I certainly do. To me it pretty obvious this is the reason the stock is stuck in a 10 year trading range. They spend hundreds of millions buying back stock only to issue in the form of stock options.
I posted about this fairly extensively a while back and it elicited no comment. If I recall, I wrote about the cumulative issuance over a multi year period. That said, this stock is a decent candidate for a multi-month trade if one can buy close to the 52 week low. I might be a buyer in the $26's.
Which leads me to believe the average investor hasn't a clue why this is a problem.
I just checked the S&P report at Fidelity. S&P gives a short history of diluted shares outstanding. In 2008, the count was 611 million for SYY, and it's 584 today, so a drop of 27 million, or less than 5% in that span of time. So like you say, the company seems to be in no hurry to reduce the share count, and it may be buying the shares with one hand, and issuing them via options with the other.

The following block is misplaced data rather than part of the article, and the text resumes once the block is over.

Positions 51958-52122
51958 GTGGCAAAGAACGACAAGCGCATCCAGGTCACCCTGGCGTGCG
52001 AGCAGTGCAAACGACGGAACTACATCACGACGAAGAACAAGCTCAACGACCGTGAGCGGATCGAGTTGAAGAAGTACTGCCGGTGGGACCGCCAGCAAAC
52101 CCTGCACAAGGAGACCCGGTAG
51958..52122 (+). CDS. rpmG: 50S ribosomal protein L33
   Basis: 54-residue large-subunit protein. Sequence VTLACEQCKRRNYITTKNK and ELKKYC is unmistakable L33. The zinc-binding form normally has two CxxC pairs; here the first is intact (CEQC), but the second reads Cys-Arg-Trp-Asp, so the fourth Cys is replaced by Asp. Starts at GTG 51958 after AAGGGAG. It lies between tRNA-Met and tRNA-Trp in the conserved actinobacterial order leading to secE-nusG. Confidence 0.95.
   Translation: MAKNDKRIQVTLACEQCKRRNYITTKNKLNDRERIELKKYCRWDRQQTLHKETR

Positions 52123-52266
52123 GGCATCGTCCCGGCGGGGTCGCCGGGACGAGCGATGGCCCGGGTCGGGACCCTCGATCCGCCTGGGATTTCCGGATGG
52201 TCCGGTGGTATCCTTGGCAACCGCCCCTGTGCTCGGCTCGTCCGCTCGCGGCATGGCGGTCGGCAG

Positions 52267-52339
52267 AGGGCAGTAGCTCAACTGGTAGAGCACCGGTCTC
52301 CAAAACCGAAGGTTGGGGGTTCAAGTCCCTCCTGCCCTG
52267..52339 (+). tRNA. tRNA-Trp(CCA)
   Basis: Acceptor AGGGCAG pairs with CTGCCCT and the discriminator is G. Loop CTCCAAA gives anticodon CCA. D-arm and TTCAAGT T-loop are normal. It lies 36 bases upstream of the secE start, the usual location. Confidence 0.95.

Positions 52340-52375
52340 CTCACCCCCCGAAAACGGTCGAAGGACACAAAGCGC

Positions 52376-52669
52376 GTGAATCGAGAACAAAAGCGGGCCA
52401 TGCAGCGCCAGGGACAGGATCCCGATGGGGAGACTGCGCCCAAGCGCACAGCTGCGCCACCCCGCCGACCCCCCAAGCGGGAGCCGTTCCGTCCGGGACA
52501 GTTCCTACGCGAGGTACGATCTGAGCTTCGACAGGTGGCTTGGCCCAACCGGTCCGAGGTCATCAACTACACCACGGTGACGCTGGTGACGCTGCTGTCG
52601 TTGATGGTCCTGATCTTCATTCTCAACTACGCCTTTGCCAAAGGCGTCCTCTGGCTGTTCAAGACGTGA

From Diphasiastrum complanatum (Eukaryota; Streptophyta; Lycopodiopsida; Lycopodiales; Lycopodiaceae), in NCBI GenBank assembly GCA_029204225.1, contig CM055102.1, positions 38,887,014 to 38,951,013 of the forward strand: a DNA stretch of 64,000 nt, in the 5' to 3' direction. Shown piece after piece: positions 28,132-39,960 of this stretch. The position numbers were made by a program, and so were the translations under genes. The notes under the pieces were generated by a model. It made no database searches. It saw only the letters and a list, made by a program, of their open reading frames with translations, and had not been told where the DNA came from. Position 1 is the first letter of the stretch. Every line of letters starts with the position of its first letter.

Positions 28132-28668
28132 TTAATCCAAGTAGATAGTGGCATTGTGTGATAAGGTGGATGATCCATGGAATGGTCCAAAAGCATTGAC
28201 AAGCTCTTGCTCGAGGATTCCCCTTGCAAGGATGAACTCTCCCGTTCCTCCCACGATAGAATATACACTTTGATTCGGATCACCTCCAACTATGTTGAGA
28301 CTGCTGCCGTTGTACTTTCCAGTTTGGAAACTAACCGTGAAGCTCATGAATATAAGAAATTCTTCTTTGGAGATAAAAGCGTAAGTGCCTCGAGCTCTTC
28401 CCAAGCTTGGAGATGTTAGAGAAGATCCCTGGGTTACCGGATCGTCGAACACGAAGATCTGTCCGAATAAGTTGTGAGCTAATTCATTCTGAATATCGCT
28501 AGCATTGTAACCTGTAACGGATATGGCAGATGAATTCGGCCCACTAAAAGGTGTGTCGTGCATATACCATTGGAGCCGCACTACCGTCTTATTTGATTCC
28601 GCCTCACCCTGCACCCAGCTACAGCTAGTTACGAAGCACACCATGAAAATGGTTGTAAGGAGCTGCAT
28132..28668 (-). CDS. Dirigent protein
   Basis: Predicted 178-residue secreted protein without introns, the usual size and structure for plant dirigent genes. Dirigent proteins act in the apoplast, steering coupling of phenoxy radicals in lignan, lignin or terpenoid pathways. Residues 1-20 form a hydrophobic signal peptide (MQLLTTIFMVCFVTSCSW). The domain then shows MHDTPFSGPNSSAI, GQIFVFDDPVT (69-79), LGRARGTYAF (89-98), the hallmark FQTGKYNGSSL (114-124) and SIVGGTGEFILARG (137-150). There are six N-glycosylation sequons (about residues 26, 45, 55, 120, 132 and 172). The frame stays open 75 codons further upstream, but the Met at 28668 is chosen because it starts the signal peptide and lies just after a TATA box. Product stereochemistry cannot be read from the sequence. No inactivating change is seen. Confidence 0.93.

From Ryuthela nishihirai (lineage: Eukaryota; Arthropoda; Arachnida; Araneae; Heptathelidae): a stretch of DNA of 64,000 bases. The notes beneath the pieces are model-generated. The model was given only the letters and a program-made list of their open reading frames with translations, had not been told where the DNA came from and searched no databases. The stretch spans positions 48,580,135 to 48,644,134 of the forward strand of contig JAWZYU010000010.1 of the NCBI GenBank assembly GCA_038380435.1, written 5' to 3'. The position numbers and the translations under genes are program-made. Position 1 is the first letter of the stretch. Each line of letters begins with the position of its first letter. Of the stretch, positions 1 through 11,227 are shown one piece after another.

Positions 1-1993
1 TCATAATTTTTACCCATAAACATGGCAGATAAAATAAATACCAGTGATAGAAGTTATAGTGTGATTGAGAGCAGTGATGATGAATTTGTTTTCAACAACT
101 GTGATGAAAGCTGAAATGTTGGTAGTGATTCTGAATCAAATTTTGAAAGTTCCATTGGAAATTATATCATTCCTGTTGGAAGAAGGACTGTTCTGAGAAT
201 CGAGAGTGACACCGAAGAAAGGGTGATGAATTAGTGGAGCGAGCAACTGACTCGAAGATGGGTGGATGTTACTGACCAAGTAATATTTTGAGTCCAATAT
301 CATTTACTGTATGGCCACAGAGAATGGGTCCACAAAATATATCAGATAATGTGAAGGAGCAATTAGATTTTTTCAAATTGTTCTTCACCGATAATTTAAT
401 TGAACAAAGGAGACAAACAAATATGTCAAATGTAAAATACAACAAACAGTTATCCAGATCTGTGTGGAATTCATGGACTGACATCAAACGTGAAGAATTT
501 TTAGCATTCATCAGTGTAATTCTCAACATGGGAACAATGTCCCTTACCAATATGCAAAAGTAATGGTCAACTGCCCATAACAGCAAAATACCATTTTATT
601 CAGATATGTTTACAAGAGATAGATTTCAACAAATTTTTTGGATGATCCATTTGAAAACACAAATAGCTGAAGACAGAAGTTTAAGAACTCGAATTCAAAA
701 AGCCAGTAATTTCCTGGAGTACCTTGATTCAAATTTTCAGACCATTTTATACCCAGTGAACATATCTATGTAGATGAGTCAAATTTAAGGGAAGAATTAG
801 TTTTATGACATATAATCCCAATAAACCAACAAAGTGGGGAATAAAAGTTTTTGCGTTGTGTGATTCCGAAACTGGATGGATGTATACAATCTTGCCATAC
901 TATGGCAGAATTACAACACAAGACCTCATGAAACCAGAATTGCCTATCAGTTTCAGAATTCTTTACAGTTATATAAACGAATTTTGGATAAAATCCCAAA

But meanwhile the price/sales ratio is just .39. This number has been dropping since sales have been modestly increasing as the stock has been flat. The lower the price to sales, the more leverage we should have to lower fuel prices that SYY must pay to run its fleet.